Bears out of dens, active in Southeastern Kentucky


Staff Report



FRANKFORT — Hungry black bears are now roaming the mountains of southeastern Kentucky looking for food, and feeding them is against Kentucky law.

“Bears fresh out of their dens haven’t eaten for a few months and are hungry when they leave their dens in spring,” said John Hast, bear program biologist with the Kentucky Department of Fish and Wildlife Resources. “Natural foods are still sparse through the month of May, so the bears are looking for an easy meal.”

Bears, a rarity in Kentucky 20 years ago, are now more plentiful as they have migrated from surrounding states. Kentucky Fish and Wildlife does not stock bears.

Garbage, food scraps, pet food and bird feeders can draw bears. Citizens can resolve 99 percent of issues with bears by removing or securing these sources of food.

Bears primarily inhabit southeastern Kentucky, but may wander farther in spring and summer as family groups disperse. Residents in bear areas should wait until the morning of pickup before putting garbage out. Unsecured cans left out overnight are an invitation to a hungry bear.

Another draw for bears is pet food left on a porch, especially at night. Residents should only put out enough pet food for one meal and remove the bowl at night. Food left outside can attract other unwanted wildlife, including raccoons, opossums, rodents and coyotes. Residents should avoid throwing table scraps to pets in the yard, as the scent can attract wildlife.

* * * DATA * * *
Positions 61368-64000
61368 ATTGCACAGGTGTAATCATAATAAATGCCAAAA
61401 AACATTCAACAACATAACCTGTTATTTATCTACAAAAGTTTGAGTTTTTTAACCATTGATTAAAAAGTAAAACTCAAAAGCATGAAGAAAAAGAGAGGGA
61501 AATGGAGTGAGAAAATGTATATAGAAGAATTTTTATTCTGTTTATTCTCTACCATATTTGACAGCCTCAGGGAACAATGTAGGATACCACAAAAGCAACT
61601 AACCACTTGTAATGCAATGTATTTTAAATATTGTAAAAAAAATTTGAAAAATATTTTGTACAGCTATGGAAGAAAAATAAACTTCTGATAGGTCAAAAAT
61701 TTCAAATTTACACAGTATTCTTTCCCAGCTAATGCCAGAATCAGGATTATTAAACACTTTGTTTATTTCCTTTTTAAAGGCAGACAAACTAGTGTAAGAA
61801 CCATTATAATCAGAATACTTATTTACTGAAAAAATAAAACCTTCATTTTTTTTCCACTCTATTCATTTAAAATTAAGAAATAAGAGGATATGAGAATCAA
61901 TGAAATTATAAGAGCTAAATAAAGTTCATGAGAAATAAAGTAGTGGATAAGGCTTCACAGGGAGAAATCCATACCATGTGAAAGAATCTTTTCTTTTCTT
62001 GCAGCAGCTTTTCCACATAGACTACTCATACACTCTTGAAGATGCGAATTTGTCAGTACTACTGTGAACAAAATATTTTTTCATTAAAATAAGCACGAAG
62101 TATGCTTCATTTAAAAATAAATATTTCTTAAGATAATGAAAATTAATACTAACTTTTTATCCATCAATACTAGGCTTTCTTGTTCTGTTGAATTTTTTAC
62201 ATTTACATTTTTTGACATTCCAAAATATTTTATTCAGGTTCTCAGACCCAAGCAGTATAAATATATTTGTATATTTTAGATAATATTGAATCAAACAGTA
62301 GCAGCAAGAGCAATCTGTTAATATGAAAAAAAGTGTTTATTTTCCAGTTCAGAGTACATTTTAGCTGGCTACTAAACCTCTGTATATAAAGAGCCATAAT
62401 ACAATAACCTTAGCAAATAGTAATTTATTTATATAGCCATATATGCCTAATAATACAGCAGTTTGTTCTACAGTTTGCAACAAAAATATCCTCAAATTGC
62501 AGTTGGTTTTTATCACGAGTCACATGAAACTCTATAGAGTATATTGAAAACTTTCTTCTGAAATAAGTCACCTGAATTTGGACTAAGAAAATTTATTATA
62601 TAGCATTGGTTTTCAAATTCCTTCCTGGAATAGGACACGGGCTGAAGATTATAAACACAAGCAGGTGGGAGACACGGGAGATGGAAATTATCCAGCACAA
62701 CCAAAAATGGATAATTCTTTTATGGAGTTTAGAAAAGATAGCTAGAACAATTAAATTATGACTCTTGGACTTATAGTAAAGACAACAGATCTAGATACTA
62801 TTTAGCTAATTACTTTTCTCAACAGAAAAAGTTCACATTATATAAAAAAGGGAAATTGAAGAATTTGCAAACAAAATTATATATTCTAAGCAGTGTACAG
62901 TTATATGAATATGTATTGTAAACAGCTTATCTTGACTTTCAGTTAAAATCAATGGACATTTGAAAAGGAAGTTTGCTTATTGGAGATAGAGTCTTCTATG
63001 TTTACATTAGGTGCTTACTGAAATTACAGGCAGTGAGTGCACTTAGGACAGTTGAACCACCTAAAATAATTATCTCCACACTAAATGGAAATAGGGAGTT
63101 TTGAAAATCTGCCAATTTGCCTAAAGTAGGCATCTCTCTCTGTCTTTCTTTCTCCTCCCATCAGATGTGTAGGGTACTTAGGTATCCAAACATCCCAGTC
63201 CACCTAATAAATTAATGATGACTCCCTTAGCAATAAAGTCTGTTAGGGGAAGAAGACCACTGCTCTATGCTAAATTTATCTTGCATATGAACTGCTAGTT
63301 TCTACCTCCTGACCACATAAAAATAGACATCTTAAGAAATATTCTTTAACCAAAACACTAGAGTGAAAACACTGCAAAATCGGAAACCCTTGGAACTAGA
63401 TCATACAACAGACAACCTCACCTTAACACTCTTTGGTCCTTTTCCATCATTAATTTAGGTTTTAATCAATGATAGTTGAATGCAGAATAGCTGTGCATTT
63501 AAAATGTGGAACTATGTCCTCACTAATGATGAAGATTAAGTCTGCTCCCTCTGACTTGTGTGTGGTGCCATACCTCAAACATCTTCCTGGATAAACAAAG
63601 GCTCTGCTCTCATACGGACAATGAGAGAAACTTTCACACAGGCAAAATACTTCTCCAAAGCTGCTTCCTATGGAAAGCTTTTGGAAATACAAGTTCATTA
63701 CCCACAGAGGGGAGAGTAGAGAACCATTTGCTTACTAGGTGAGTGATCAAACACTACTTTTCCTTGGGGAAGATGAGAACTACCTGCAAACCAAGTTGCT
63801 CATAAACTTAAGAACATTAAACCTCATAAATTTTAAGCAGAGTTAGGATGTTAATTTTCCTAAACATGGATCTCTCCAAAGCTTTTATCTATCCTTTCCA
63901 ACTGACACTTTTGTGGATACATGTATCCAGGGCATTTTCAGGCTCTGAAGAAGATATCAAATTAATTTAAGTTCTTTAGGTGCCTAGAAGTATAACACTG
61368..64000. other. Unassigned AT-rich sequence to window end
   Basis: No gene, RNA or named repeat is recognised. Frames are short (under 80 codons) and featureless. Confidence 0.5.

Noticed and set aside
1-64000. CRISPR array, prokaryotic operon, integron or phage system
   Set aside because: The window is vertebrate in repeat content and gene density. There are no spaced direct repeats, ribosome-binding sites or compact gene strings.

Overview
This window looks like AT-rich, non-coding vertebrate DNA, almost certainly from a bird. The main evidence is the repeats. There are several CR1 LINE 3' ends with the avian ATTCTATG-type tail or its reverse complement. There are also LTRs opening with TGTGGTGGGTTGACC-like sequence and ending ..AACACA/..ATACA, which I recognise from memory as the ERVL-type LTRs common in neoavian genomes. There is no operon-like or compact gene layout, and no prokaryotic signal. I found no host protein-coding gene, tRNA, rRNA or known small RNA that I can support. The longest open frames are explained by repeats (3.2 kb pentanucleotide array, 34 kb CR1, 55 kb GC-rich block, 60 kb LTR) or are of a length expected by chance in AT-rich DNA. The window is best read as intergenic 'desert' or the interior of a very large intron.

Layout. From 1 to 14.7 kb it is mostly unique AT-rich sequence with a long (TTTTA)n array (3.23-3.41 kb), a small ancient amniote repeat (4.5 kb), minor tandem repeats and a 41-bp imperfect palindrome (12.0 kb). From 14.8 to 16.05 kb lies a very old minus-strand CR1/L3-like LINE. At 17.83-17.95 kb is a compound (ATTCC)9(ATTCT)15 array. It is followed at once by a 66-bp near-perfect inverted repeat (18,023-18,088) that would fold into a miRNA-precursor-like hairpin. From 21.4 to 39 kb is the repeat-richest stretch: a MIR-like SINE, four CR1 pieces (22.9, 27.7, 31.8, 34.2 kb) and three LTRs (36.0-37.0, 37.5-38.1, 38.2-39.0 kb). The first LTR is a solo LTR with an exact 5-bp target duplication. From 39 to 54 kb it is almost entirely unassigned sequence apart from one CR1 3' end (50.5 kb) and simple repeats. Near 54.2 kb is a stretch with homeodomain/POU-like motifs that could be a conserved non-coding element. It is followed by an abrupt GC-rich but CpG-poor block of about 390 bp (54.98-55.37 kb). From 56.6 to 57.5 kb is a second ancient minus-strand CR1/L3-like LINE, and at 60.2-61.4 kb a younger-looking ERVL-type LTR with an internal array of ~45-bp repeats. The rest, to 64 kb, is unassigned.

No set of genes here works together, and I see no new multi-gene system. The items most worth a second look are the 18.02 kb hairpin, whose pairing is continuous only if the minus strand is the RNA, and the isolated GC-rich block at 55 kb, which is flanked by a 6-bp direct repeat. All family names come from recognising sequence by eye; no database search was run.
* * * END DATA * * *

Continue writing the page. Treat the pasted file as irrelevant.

Birds can survive well in the warmer months because plenty of natural food is available. Residents should consider taking up their bird feeders in spring and not putting them back out until the arrival of cold weather.

Visitors enjoying the mountain visas in spring or summer should store food or coolers in a trunk or out of sight if they leave the vehicle unattended.

“These simple solutions will keep a bear that is passing through from overstaying their welcome,” Hast said.

“Bears become habituated to humans when people feed them,” he continued. “Bears that lose their fear of people or have been routinely fed will likely have to be captured and destroyed as they are more likely to approach people expecting a handout.”

For more information about black bears in Kentucky, visit the website of the Kentucky Department of Fish and Wildlife Resources at fw.ky.gov. Search under the keyword, “bears.”

Staff Report

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